How to mine data properly from multiple sources
llustration by Jonathan Hankin
People have been digging for gold for centuries—some speculate for more than 7,000 years. The discovery of gold in California in 1848 led some 300,000 people to leave their homes and seek their fortunes despite the risks. And while there were certainly those who made their fortune when they lucked into a find, far more found their fortune through a systematic approach.
Like “the 49ers” of old, when we find a franchisee in a particular place, our first inclination may be a headlong rush down the same path, with the hope of replicating the results.
But as much as we would like to believe otherwise, there is no silver bullet. Instead, franchisors need to know how to better mine (and understand) the data they receive from their lead generation activities to determine where they might find their next strike.
Is it played out?
Like gold, the number of people who are willing to quit their jobs and invest their life’s savings in a franchise represent a very limited resource. No matter how fruitful a franchise marketing channel has been, you don’t want to be the last prospector to show up in California.
Consider this hypothetical: You spend $1,000 per month to advertise in XYZ Magazine. A year later, you determine that your cost-per-lead from XYZ Magazine is running $108—a figure you deem to be quite strong. Should you continue your commitment for another year? While your first reaction might be to stay the course, you need to do a deeper dive.
Some kinds of subscription-driven advertising, as an example, will show diminishing returns over time. This is because the incremental impact of increased ad viewership (often called frequency in the advertising world) diminishes over time, while the majority of the subscriber base remains fairly constant (often called reach).
The theory of marginal analysis invites us to take a closer look at that data to see where things stand in the present. Perhaps when the ad was fresh, you received an average of 10 leads per month—but the ad’s effectiveness may have diminished as it was continuously pumped to the same audience over and over again. What if, for example, your monthly lead yield looked like this: 15, 14, 13, 12, 11, 10, 9, 8, 7, 6, 4, 2.
Looking at your leads more closely, you can readily observe that your lead count for the last several months had fallen dramatically. So, while your overall cost per lead looked great at $108, your marginal cost per lead in the most recent month has skyrocketed to $500—providing you with a very different view of media effectiveness.
Another problem when attempting to determine marketing effectiveness is substituting activity for effectiveness. I once analyzed the efforts of a franchise system that spent over $15,000 on a web portal. The sales representative had promised them a flurry of leads—and, in fact, the site delivered plenty of leads. The problem was that only a tiny fraction ever responded to the first follow-up call.
Early successes can exacerbate this problem. From a statistical standpoint, assume that you were trying to draw a black marble out of a hat that contained only one black marble and a thousand white marbles. Your odds of selecting the black marble are the same on your first and last attempt. But, if you managed to draw the black marble after only a handful of tries, you might be inclined to throw money at that tactic forever. Conversely, if the same black hat held 30 black marbles (the equivalent of a 3 percent close rate), but your first a50 draws came up white, you might be inclined to close your books on that lead source forever.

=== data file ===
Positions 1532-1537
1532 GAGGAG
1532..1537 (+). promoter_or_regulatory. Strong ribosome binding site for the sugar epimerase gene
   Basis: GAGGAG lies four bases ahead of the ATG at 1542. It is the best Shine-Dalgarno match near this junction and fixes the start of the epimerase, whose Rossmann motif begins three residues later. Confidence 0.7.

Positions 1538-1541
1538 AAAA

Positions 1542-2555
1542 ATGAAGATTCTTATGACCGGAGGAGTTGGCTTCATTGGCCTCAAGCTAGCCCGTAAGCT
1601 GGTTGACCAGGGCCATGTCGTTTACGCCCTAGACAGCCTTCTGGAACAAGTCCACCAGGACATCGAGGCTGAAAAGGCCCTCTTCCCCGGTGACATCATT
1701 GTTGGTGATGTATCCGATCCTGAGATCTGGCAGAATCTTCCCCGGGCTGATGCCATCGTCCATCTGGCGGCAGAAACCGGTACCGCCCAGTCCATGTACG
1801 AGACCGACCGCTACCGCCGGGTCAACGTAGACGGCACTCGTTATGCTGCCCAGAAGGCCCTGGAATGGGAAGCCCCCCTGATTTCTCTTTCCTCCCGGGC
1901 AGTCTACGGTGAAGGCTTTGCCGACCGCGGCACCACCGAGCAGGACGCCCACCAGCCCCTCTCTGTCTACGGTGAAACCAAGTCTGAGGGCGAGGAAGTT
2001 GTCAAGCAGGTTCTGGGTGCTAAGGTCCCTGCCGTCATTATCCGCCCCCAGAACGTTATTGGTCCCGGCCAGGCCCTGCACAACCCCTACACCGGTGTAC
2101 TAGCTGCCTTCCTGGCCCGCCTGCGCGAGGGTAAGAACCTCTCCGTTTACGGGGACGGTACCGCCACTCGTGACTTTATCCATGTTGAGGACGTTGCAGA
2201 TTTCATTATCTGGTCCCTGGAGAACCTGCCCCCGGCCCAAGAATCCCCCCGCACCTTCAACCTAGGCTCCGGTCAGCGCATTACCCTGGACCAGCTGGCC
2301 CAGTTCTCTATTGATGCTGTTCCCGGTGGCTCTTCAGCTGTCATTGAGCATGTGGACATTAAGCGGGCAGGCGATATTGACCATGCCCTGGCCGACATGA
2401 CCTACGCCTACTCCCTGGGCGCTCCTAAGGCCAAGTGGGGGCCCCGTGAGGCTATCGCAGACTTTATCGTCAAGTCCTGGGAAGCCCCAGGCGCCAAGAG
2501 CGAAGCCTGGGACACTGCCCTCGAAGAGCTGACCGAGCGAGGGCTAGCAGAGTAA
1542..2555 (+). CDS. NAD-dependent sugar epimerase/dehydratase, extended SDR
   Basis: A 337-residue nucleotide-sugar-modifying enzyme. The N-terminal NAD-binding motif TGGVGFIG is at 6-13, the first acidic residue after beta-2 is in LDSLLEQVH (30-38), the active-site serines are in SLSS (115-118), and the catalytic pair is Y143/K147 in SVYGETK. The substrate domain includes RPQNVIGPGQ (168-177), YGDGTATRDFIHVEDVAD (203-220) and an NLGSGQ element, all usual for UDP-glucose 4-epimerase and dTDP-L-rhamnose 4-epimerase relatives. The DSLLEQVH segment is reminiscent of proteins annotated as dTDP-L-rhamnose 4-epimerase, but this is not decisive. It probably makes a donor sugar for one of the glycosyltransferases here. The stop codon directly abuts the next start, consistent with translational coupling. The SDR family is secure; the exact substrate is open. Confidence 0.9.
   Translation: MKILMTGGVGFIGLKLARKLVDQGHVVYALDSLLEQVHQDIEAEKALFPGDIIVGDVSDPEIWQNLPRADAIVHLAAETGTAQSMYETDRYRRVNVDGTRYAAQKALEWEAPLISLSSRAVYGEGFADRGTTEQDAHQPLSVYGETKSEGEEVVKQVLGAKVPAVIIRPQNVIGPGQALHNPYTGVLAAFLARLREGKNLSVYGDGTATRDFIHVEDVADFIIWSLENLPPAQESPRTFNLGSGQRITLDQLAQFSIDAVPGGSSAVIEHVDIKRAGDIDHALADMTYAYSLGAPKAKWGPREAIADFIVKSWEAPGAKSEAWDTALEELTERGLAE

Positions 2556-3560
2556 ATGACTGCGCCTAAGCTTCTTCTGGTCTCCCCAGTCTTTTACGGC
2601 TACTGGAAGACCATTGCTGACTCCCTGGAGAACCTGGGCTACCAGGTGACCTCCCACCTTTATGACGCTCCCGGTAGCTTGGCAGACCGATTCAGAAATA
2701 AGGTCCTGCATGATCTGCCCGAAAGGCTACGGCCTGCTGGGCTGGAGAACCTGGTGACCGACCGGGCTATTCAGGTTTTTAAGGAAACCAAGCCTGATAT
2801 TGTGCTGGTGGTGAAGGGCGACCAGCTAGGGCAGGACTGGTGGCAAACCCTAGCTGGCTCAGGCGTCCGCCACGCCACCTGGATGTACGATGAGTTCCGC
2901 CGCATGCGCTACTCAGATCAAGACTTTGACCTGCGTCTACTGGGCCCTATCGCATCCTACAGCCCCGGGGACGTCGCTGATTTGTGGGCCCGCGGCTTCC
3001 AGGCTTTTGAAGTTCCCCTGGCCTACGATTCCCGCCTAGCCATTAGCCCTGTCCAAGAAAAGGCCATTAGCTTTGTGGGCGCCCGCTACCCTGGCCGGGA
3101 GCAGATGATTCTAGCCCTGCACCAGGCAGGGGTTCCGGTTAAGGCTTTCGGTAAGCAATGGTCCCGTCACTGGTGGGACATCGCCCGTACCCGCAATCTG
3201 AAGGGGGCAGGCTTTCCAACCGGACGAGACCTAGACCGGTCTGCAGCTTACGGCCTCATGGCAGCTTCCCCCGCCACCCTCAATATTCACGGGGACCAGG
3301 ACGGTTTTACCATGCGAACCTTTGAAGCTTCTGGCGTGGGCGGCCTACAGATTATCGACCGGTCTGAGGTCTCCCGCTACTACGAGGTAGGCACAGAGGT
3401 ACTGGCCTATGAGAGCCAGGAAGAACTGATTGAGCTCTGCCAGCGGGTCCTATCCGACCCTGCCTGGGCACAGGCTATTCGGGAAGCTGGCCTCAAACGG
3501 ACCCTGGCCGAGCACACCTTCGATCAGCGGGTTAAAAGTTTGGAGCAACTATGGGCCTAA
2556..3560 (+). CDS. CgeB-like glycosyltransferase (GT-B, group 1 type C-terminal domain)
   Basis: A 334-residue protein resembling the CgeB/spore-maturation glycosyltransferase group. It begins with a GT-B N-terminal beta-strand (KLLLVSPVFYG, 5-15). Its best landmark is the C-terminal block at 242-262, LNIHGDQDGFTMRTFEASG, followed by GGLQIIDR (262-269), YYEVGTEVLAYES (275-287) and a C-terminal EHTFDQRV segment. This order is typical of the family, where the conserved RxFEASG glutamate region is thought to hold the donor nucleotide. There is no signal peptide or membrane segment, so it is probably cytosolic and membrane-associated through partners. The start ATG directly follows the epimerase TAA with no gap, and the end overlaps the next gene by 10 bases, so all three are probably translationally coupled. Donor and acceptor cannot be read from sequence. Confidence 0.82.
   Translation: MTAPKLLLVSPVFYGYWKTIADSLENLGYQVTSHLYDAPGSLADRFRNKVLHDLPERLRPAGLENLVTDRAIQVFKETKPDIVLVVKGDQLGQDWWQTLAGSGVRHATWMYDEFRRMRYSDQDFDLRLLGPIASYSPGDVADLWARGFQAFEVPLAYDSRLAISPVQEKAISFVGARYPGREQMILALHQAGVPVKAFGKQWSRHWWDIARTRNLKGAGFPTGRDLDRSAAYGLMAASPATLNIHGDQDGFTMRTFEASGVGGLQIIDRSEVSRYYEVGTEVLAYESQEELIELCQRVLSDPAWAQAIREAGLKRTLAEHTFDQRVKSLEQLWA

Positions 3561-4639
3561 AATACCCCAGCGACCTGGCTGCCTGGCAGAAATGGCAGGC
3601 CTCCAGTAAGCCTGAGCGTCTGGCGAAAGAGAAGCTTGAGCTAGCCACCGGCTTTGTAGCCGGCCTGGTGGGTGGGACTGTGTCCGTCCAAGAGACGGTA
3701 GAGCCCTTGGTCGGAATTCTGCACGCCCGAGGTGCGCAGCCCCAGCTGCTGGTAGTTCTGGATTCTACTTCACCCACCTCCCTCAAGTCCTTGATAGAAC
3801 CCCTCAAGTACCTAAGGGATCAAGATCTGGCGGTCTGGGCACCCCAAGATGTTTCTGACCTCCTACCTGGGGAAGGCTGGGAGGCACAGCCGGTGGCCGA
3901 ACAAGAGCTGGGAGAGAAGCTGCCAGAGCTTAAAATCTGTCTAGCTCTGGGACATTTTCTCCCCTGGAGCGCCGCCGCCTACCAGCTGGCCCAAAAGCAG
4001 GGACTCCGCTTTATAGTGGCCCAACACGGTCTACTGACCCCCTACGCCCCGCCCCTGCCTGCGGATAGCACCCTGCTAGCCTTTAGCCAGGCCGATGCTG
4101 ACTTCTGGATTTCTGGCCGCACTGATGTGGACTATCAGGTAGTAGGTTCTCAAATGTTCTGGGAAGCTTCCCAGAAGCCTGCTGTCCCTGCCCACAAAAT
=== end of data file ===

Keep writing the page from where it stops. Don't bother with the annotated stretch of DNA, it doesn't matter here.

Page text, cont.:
This is where the Law of Small Numbers comes into play. Essentially, the Law of Small Numbers involves the judgmental bias that can creep into decision-making based on a limited number of observations. The problem is that in order to avoid this bias, a franchisor would need to gain enough data from each media outlet to provide it with statistically valid conclusions.
Sink another shaft
In order to combat this, some veteran franchise systems may look to mine the data from their current franchisee base to determine if there is any correlation between specific media and their most successful franchisees. The problem here is a fallacy of composition. This type of analysis will always lead you back to what has been successful in the past, and it will never lead you to newer, more productive alternatives.
Newer franchise systems have even more difficulty. They don’t have the benefit of years of data to tap into. Moreover, salespeople besiege them and salt the mines with success stories illustrating why their particular media will prove the most effective.
In order to avoid these issues, franchisors need to get more creative when collecting data and need to add more rigor to their data analysis.
Franchise systems, from the emerging to the established, would do well in looking for data in places they may have never looked before. Consulting firms and advertising agencies may compile data from dozens or even hundreds of franchise clients. Alternatively, franchisors can share data with non-competing franchise systems through the use of forums.
Franchisors can also use the research tricks that consultants and agencies use by conducting primary research, perhaps interviewing the franchisees of competing franchise systems, talking with sales representatives at trade shows, and reading industry-specific research on what is working and what isn’t.
Ultimately, there is no single solution to franchise lead generation. But if you systematically mine and analyze data—and use that data to continually refine your lead generation strategy—you are much more likely to hit the mother lode.
Mark Siebert is CEO of consulting firm iFranchise Group. Reach him at 708.957.2300 or email@example.com. His new book is “Franchise Your Business: The Guide to Employing the Greatest Growth Strategy Ever.”